House renews surveillance law after Trump posts differing tweets

House renews surveillance law after Trump posts differing tweets

House renews surveillance law after Trump posts differing tweets

Trump cast doubt on his support for the legislation in a first tweet that suggested the law "may have been used ... to so badly surveil and abuse the Trump Campaign", and the next - 101 minutes later - made clear the President supported the legislation.

Trump, who is known to watch Fox News while he is tweeting, posted his tweet that appeared to support limitations to the surveillance law, shortly after a Fox News legal analyst appealed directly to the president during a Thursday morning segment about the upcoming House vote.

Congress did, in 2015, vote to end and replace a programme that Snowden exposed under which the NSA, under Section 215 of the Patriot Act, had been secretly collecting logs of Americans' domestic phone calls in bulk.

"'House votes on controversial FISA ACT today, '" Trump wrote headline. "The government stores those messages in several databases that - because of a loophole - can then be searched and read by government agents who do not first obtain a warrant, even when those communications are written by Americans".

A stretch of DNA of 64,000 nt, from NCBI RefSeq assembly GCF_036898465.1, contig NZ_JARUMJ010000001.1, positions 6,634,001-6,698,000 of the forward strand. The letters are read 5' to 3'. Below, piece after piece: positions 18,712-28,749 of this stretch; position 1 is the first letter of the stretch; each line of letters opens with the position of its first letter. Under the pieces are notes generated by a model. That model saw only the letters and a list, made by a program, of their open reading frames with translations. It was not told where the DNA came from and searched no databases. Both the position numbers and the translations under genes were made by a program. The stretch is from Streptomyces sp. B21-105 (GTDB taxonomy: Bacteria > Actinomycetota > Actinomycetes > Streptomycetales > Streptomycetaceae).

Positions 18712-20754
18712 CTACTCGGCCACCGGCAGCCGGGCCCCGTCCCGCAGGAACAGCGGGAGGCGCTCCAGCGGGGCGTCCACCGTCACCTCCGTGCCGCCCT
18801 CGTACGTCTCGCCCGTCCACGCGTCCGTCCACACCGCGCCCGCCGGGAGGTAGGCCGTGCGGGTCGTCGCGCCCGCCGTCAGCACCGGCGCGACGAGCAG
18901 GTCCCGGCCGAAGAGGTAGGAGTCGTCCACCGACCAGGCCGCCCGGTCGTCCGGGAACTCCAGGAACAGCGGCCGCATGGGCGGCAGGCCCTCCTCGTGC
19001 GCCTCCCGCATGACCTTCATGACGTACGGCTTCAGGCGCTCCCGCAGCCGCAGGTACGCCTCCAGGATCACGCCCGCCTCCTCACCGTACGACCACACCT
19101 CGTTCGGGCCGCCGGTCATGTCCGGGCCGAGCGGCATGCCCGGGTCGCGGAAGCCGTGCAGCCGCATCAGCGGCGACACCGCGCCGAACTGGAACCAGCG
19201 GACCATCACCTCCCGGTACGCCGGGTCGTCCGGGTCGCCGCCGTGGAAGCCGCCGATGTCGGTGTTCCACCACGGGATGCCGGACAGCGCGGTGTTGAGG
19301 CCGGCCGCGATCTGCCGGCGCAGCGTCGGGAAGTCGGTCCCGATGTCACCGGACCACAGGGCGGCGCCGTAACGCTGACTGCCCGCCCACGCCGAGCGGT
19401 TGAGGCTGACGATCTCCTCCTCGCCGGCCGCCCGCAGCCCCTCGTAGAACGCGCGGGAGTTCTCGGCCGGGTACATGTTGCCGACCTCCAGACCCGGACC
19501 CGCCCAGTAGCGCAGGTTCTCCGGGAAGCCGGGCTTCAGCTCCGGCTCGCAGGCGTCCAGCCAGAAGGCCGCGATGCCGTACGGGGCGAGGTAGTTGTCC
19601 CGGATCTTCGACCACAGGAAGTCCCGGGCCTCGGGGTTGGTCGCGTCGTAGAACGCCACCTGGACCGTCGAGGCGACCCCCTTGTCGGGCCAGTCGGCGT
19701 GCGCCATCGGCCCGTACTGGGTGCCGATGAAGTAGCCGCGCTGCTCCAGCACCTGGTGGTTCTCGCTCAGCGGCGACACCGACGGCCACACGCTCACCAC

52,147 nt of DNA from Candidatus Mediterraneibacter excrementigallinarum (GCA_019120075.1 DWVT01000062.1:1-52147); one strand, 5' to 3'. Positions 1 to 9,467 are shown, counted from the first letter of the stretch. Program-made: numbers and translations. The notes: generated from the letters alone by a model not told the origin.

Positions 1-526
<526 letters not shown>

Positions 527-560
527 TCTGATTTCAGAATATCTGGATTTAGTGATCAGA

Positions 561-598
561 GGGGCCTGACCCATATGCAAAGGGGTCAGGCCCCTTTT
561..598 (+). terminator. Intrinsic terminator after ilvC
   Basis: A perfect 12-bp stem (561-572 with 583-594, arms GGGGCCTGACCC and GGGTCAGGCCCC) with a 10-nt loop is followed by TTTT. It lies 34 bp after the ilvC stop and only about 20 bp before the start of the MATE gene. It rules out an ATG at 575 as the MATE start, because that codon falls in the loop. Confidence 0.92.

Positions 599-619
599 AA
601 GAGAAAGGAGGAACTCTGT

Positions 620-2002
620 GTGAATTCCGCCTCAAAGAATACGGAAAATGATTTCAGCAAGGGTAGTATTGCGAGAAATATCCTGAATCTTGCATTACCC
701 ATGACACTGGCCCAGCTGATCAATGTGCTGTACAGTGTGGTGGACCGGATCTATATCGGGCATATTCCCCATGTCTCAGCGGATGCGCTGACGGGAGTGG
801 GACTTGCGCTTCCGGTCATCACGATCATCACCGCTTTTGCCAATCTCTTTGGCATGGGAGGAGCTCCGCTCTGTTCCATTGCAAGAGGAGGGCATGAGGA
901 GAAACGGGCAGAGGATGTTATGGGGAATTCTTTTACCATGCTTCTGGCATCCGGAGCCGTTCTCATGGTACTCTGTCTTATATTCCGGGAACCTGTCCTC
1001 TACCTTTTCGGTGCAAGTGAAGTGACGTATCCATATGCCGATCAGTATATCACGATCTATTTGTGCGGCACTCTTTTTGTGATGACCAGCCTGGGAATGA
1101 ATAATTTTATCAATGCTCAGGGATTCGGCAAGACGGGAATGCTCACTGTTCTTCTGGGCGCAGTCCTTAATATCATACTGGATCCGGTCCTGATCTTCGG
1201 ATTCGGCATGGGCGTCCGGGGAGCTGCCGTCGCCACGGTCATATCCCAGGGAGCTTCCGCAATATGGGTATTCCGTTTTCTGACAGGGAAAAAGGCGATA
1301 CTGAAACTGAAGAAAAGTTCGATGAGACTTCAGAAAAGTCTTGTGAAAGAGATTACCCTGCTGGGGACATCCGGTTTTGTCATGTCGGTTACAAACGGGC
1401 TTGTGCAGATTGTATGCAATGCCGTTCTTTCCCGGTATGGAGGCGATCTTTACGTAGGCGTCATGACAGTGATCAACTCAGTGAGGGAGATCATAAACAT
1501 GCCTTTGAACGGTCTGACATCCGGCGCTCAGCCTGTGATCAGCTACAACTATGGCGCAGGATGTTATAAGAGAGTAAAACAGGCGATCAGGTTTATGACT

WELNA: But fellow California Democrat Zoe Lofgren said some civil liberties protections that were added fell far short of what's needed.

"Today, the House of Representatives abandoned its responsibility to protect the Constitution and the privacy of Americans", said Sean Vitka, policy counsel at Demand Progress, a progressive surveillance reform group. The part in question, Section 702, would in a roundabout way allow the intelligence community to collect information about US citizens who have spoken to foreign nationals overseas without first obtaining a warrant.

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Over an hour and a half later, the president followed up with a separate tweet making the case for reauthorization.

The legislation passed 256-164, despite opposition from both sides. Section 702 remains controversial because it can sweep up Americans in the process.

As Congress nears an impending January 19 vote on the reauthorization of Section 702 of the Foreign Intelligence Surveillance Act, Sen. Rand Paul (R-Ky.) and Ron Wyden (D-Ore.) in the Senate and by Amash, Ted Poe (R-Texas), and Zoe Lofgren (D-Calif.) in the House. 191 Republicans and 65 Democrats voted for it; 119 Democrats and 45 Republicans voted against it. Still, the Judiciary Committee's Republican chairman, Bob Goodlatte, said that extending those powers which expire next week is crucial.

Sen. Rand Paul (R-Ky.) said because of recent accusations of bias directed at the Justice Department and the Federal Bureau of Investigation there needs to be "more oversight of the intelligence community" because "men are not angels", a reference to a quote from James Madison.

The bill will now go to the Senate, where it will likely face some debate.

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